Rescue Spotlight: Underdog Pet Rescue


Over the past 10 years, Underdog has kept thousands of animals off euthanasia lists and healthy.
Courtesy of Underdog Rescue
Lauren Brinkman

Lauren Brinkman founded Underdog Pet Rescue 10 years ago because while she’s seen great things happen in the rescues and humane societies she’s volunteered for over the past decade, she’s also seen things she wanted to change. “I wanted to make rescue more accessible and approachable because I found that [some] felt like it was a very critical experience or they had to jump through a lot of hurdles.

Brinkman started by raising animals in his own home with the goal of saving 10 a year – but the first year Brinkman smashed that goal and saved 100 animals. Over the past 10 years, Underdog has kept thousands of animals off euthanasia lists and healthy. Brinkman is especially passionate about helping animals that need help the most and who might be considered outsiders.

In 2021, Underdog Pet Rescue rescued 1,822 dogs, cats and other critters, like guinea pigs. Along the way, Brinkman has worked side-by-side with veterinarians to ensure all rescue animals receive the necessary medical care, and she added in-house veterinary services to her business in 2017. Underdog now has 10 paid staff, including two full-time veterinarians. , two veterinary technicians and two assistants who care for animals in a 1,200 square foot rental space at 231 S. Fair Oaks Ave. Brinkman is in the midst of a fundraising campaign to move into a larger space and expand services, which will include providing homeless and low-income pet owners with affordable access to veterinary care in the Madison area. .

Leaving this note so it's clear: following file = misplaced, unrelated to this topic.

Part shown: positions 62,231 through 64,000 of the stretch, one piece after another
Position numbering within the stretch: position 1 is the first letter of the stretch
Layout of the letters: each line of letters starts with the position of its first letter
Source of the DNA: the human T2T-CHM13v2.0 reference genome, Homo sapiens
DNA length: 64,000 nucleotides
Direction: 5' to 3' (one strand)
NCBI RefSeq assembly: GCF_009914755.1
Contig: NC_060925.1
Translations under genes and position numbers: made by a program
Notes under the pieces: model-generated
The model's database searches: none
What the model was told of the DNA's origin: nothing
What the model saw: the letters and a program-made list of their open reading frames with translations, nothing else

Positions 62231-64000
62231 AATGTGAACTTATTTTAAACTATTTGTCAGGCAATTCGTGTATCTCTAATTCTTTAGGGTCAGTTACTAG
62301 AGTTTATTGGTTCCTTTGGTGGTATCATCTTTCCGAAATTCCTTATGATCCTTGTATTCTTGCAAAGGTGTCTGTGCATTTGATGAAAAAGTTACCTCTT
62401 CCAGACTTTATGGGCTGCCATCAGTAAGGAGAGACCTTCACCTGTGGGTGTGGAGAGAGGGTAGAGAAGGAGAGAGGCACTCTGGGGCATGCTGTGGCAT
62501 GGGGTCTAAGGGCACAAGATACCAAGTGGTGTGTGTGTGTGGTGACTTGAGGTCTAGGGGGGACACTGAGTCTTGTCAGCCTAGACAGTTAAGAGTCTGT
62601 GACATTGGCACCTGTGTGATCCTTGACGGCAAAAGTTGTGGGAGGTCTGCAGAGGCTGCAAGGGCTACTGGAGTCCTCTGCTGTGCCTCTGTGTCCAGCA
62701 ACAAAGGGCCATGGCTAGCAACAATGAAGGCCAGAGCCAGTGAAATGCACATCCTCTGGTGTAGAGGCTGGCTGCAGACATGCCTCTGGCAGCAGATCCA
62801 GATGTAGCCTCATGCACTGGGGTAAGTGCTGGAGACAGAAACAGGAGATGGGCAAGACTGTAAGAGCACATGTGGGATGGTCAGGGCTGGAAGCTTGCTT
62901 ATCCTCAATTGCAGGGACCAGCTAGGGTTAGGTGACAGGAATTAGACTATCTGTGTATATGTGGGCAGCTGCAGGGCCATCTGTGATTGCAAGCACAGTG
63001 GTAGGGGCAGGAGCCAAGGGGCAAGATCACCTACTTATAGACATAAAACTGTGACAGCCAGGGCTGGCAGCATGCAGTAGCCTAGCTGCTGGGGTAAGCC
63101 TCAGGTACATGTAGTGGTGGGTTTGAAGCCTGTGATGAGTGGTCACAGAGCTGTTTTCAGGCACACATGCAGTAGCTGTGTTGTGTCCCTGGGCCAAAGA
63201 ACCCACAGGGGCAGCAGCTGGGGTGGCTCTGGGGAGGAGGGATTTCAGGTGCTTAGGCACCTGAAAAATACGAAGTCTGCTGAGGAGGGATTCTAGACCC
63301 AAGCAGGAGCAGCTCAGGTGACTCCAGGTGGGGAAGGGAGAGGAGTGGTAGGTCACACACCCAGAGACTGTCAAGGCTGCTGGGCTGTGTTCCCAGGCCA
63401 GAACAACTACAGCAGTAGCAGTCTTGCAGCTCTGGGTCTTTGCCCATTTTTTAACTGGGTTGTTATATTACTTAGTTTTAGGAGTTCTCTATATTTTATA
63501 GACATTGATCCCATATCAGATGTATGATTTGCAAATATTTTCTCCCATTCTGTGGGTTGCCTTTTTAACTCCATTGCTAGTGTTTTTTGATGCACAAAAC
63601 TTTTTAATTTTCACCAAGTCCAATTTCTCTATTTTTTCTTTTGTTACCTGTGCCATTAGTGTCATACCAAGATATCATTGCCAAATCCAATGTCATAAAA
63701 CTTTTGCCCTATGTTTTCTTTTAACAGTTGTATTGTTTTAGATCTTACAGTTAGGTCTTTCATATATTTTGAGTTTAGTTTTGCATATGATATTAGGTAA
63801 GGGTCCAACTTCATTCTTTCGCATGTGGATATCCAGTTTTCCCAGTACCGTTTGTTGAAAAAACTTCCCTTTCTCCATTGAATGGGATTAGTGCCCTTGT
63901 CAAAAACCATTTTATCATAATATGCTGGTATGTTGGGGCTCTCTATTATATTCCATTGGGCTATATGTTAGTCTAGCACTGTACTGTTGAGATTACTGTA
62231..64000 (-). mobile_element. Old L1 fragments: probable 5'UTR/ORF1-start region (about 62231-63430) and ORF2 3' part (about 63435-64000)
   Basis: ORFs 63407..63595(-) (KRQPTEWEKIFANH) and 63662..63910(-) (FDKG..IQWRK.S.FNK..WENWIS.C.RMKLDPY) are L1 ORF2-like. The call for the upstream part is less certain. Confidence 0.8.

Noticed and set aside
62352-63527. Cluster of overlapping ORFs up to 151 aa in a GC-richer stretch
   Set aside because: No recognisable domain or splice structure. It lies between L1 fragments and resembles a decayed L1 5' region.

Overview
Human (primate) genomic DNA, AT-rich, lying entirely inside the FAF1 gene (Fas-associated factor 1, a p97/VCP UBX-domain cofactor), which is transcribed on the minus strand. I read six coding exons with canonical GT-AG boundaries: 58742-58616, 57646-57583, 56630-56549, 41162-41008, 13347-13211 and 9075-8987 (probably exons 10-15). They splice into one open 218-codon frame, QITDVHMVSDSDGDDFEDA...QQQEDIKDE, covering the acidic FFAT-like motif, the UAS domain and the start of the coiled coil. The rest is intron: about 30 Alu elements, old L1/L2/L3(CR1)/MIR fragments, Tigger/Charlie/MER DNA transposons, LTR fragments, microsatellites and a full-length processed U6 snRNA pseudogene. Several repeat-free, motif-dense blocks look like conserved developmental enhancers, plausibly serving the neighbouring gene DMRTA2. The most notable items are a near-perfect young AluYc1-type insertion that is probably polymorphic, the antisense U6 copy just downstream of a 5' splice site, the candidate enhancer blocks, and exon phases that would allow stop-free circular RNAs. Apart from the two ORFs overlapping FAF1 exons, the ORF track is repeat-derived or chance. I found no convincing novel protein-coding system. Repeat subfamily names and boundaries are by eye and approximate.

dog in a sweater and a bow tie

Courtesy of Underdog Rescue

“People really want to do the right thing, I really believe, and give their animal the care it needs,” she says. “It’s just a matter of cost. It’s sometimes $1,000 to do dental work on a cat, and it’s often beyond the average person’s means.

This passion for helping animals and their owners dates back to when Brinkman got his first dog at age 23. “He really inspired me. I didn’t know animals were euthanized in our community to save space,” she says. “I delved into why people abandon animals and what services are needed. Foster rescue is really what I thought was needed 10 years ago when I started.

And there have been so many success stories since, including a senior poodle mix named Peter. He came from Milwaukee Animal Control with matted fur and fleas. “We got him cleaned up as much as we could, being a little old dog,” Brinkman says. “And I found these people who had only rabbits as pets before and wanted a dog now.” They adopted Peter, and he lived another five or six years. “They bought a house because they thought he wanted a garden,” Brinkman says. “They had a condo – and they bought Peter a house.”

Find other rescues in the area here.

Footer that says Subscribe with covers from Madison Magazine

Previous Bill to raise standards for pet shelters | News, Sports, Jobs
Next Pet Shelter Donation A Team Effort